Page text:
In an almost synchronized onslaught, Binance, the world's largest cryptocurrency exchange, is encountering a barrage of regulatory challenges across multiple countries, signalling a significant crackdown on the crypto industry.

This heavy-handed scrutiny comes as Binance.US and its CEO, Changpeng Zhao, were hit with 13 charges by the U.S. Securities and Exchange Commission (SEC), including running an unregistered securities exchange and inflating trading volumes.

And while it has reached an agreement with the U.S. SEC to dismiss the previous temporary restraining order that aimed to freeze all Binance.US assets - which resulted in it shutting down dollar deposits and setting a June 13 deadline for its US customers to withdraw funds, the regulatory blows haven't stopped there.

Binance Markets Limited, its UK unit, has been delisted from the Financial Conduct Authority (FCA) register, leaving Binance without authorized entities in the UK. Investigations into illegal activities, such as client solicitation and money laundering, are also underway in France, and in Nigeria, Binance was declared an illegal entity by the Nigerian SEC and was ordered to halt its operations. Binance subsequently issued a cease and desist notice to the "Binance Nigeria Limited".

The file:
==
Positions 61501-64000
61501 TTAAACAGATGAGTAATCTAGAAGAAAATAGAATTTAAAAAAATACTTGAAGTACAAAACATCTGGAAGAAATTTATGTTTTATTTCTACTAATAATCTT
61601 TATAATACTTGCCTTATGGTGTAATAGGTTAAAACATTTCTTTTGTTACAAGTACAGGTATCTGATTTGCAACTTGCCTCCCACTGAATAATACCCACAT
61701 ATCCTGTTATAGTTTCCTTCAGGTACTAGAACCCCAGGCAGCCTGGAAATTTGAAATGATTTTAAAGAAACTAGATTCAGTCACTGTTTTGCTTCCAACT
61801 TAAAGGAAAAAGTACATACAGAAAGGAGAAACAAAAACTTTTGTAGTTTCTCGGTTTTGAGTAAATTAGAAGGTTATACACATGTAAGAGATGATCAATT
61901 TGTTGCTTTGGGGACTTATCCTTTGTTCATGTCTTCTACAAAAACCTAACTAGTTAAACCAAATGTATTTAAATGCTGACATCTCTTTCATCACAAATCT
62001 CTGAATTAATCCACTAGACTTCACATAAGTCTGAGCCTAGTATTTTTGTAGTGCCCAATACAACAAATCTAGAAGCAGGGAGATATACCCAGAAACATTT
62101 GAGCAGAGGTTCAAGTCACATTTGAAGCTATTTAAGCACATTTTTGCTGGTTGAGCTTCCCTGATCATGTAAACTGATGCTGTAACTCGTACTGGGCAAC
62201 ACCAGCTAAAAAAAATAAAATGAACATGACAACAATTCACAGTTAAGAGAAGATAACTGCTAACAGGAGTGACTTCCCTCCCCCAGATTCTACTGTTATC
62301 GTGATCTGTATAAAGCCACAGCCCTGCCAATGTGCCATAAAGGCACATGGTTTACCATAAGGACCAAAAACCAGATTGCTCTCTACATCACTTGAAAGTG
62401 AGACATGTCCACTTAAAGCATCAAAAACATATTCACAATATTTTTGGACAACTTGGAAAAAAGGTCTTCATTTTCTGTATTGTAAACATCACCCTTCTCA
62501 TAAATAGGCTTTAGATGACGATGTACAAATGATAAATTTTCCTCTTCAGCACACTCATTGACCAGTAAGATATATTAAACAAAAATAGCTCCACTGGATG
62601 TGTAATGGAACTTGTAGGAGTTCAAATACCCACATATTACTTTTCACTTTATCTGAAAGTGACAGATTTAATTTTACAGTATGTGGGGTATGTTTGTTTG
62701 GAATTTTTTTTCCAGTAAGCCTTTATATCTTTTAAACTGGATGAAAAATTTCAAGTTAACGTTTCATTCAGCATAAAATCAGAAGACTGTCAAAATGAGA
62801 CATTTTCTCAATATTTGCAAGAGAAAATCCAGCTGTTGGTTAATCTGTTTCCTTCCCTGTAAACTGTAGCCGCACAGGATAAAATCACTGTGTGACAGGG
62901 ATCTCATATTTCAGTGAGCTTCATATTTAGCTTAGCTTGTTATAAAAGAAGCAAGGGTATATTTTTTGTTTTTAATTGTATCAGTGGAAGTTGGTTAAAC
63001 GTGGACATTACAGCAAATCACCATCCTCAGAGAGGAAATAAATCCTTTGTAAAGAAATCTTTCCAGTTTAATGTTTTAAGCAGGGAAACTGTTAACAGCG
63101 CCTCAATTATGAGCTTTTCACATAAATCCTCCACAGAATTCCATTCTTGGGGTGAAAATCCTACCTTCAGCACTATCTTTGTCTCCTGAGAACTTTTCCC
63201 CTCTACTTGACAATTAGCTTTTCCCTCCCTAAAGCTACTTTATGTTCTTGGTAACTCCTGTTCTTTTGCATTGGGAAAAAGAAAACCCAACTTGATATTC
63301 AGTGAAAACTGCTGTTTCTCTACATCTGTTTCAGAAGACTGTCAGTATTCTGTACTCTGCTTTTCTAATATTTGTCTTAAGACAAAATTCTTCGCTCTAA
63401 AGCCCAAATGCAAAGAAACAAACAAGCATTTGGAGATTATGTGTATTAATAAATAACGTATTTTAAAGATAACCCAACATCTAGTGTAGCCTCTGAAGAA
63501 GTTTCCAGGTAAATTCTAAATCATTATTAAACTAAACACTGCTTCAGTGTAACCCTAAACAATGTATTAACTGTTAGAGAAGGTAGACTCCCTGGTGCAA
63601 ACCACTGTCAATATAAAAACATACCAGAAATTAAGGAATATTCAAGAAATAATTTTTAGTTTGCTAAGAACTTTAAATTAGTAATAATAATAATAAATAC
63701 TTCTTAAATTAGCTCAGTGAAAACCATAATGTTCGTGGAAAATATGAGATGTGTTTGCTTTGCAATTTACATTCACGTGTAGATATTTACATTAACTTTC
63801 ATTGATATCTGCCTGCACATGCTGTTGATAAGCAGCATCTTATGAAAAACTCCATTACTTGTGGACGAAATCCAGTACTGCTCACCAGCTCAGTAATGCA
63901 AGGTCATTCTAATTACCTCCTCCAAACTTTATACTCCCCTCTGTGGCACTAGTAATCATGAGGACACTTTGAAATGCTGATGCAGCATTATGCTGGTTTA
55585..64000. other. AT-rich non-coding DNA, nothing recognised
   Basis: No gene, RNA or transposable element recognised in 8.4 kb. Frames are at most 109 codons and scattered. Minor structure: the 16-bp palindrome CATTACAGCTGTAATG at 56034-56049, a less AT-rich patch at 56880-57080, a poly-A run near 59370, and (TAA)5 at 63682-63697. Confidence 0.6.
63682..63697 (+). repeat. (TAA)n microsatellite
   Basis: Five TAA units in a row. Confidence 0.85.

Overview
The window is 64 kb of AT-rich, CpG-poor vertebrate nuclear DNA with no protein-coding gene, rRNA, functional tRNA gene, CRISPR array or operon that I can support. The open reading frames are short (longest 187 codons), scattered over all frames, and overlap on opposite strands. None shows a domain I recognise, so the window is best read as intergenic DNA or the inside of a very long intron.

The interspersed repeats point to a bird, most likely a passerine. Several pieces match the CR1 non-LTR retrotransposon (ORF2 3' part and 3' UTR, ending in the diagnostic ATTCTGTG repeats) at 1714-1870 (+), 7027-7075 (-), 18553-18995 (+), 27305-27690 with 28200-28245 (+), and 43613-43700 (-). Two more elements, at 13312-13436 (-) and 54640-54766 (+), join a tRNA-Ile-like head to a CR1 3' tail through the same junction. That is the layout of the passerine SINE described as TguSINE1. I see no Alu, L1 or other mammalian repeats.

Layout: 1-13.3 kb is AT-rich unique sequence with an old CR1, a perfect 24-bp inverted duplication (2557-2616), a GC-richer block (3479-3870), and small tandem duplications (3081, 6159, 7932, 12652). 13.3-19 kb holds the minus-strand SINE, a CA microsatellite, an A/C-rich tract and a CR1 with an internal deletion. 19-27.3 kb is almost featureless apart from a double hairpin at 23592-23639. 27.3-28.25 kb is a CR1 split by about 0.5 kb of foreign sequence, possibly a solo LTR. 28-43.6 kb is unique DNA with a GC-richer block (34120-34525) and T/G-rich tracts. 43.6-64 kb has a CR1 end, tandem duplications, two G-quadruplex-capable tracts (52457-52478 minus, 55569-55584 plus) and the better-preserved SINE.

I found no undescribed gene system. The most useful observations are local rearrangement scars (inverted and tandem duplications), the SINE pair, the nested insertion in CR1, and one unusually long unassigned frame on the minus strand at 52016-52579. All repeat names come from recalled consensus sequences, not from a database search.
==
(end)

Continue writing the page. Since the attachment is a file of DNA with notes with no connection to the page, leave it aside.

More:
In response to this mounting pressure and the legal tightrope it has found itself on in several countries, Binance has decided to make some strategic moves. The crypto giant has revealed plans to exit counties like the Netherlands, Cyprus, Canada, and Australia reducing its regional operations from a tally of 100 countries.

And as the dance between regulatory authorities and the industry persists, the crypto world continues to watch closely. The question of whether Binance, which currently dominates the crypto space with more than half of the market share - 61.8% in February, is able to weather this storm, lingers in the mind of crypto enthusiasts.